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Researcher Development

Researcher Development

Academic thinking

“Academic thinking to me is about…”

What does “academic thinking” mean to you? Think about what it is and what it is not.

Jot some ideas down/do a mind map to explore.


This is what my thinking journey looked like a couple of weeks ago:

I was on the M4 the other day, driving down to Bournemouth, and I started thinking about my next thesis chapter …

As this quote illustrates, “thinking” is not always planned – it can happen at any time. But there are times when we will consciously switch our thinking caps on and start engaging with the task ahead.

One of the fundamental steps to adopt would be to think academically. It would be a fallacy to suggest that a person can “write academically”, without considering thinking. So, it is essential to get into the right frame of mind and know the standards and norms that are expected.

‘good academic writing’ is totally dependent on good academic thinking: you cannot simply follow rules, lists and guidance on how to write – as you have to be in command of strong intellectual ideas and mastery of the domain you are writing about. Many students spend too much time trying to write well, when they would benefit more from developing their thinking.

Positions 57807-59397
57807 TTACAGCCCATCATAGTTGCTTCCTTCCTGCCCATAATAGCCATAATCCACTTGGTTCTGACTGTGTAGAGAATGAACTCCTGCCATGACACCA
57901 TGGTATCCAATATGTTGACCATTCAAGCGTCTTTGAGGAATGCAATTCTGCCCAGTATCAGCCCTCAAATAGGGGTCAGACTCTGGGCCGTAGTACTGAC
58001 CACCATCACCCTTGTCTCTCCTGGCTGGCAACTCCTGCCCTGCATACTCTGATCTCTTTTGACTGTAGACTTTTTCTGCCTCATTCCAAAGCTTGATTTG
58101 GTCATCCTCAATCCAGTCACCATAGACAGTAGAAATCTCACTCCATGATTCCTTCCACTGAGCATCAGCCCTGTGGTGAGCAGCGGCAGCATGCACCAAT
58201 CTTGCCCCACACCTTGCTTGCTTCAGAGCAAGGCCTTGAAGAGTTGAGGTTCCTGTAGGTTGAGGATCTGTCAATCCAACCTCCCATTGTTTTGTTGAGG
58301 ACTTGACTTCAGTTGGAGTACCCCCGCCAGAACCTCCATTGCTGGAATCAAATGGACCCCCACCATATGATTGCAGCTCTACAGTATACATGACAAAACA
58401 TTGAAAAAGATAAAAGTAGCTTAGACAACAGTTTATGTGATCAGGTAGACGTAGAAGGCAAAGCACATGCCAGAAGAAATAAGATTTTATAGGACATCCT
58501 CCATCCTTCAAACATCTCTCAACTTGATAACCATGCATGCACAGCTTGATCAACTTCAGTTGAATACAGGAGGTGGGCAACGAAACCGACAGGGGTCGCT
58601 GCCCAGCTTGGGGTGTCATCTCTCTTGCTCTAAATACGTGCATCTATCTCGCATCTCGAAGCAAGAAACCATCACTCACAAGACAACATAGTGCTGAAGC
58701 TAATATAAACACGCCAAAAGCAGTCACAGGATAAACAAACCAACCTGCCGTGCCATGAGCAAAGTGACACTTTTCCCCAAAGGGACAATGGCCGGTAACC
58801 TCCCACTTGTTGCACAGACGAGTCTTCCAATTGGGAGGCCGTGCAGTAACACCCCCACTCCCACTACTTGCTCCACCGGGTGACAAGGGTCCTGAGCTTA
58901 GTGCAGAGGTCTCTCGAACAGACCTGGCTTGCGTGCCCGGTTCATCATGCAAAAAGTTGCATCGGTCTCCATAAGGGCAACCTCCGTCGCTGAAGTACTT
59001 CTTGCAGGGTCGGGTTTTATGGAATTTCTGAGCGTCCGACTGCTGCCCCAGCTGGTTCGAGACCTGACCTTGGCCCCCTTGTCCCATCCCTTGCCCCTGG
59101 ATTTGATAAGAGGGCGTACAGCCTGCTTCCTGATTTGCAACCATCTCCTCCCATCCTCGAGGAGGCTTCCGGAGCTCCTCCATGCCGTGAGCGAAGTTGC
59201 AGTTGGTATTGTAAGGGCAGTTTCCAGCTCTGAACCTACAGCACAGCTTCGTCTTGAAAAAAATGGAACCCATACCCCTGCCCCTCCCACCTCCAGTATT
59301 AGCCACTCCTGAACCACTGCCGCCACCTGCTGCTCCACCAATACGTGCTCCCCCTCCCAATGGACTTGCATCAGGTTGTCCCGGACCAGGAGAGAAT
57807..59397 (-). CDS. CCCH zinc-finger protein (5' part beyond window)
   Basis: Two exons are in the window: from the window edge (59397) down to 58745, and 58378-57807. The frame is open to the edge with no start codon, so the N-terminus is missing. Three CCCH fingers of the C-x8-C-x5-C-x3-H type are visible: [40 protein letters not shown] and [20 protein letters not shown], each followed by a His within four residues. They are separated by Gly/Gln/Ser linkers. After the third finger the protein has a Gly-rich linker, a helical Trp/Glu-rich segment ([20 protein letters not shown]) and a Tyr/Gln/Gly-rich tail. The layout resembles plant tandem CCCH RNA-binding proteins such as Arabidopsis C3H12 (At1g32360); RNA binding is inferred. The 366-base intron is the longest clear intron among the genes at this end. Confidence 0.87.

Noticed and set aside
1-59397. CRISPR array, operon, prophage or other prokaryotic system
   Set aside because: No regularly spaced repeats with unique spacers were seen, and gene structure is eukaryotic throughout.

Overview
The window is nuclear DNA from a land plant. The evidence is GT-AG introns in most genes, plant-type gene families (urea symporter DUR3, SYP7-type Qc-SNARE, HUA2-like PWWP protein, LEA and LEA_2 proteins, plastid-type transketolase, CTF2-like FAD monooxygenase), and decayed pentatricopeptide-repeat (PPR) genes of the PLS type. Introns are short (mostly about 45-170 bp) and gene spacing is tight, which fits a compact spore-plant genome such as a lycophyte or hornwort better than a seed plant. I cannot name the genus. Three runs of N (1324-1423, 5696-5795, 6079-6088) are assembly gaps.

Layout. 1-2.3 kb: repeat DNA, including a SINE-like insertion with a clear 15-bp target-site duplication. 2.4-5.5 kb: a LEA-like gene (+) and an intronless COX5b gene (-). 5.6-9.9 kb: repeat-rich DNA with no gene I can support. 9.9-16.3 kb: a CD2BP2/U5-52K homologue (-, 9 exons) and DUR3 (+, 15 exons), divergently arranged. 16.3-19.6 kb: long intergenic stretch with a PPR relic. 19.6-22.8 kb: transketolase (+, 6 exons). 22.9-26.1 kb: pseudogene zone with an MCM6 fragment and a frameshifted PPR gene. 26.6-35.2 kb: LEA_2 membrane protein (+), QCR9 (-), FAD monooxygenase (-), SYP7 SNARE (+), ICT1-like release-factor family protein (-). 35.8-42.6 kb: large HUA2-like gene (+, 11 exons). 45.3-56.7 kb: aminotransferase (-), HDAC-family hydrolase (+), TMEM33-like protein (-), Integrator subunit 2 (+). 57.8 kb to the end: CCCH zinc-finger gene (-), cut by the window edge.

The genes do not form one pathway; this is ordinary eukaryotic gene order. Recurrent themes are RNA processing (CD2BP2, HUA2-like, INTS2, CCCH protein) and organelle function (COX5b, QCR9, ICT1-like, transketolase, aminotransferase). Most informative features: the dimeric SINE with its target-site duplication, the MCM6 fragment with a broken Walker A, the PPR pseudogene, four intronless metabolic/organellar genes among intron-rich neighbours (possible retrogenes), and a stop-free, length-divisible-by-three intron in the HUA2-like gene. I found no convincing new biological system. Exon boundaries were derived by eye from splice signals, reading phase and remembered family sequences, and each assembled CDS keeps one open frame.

Professor of Education, University of Exeter

If you had to think about the following, what would you say for each one?

  1. The purpose of your writing e.g. assignment, chapter, etc.
  2. Justifying any assumptions you make
  3. Citations
  4. Bringing it all together

This list has been extracted from the following resource Cracking academic thinking and writing by UCL.

Select a piece of your own writing, e.g. thesis chapter. Next, download the Thinking worksheet and complete it, making sure you give yourself time for self-reflection.

Once you have completed the Thinking Worksheet, write about 100 words on what you have learnt that is most striking.

This video is a short teaching session, titled “Thinking as you write”. It discusses three strategies for thinking/learning during writing: 1. Writing to prompts, 2. Free writing, 3. Generative writing

You can also download a transcript of this video.

The rest of my thinking episode is below:


I was on the M4 the other day, driving down to Bournemouth and I started thinking about my next thesis chapter… and what I needed to include to prove my research is worthy to my supervisor and examiners – how could I best communicate all of this, I wonder?

This neatly ties us into the next section on expectations – who am I writing for? What do they expect from me? How should I write?….

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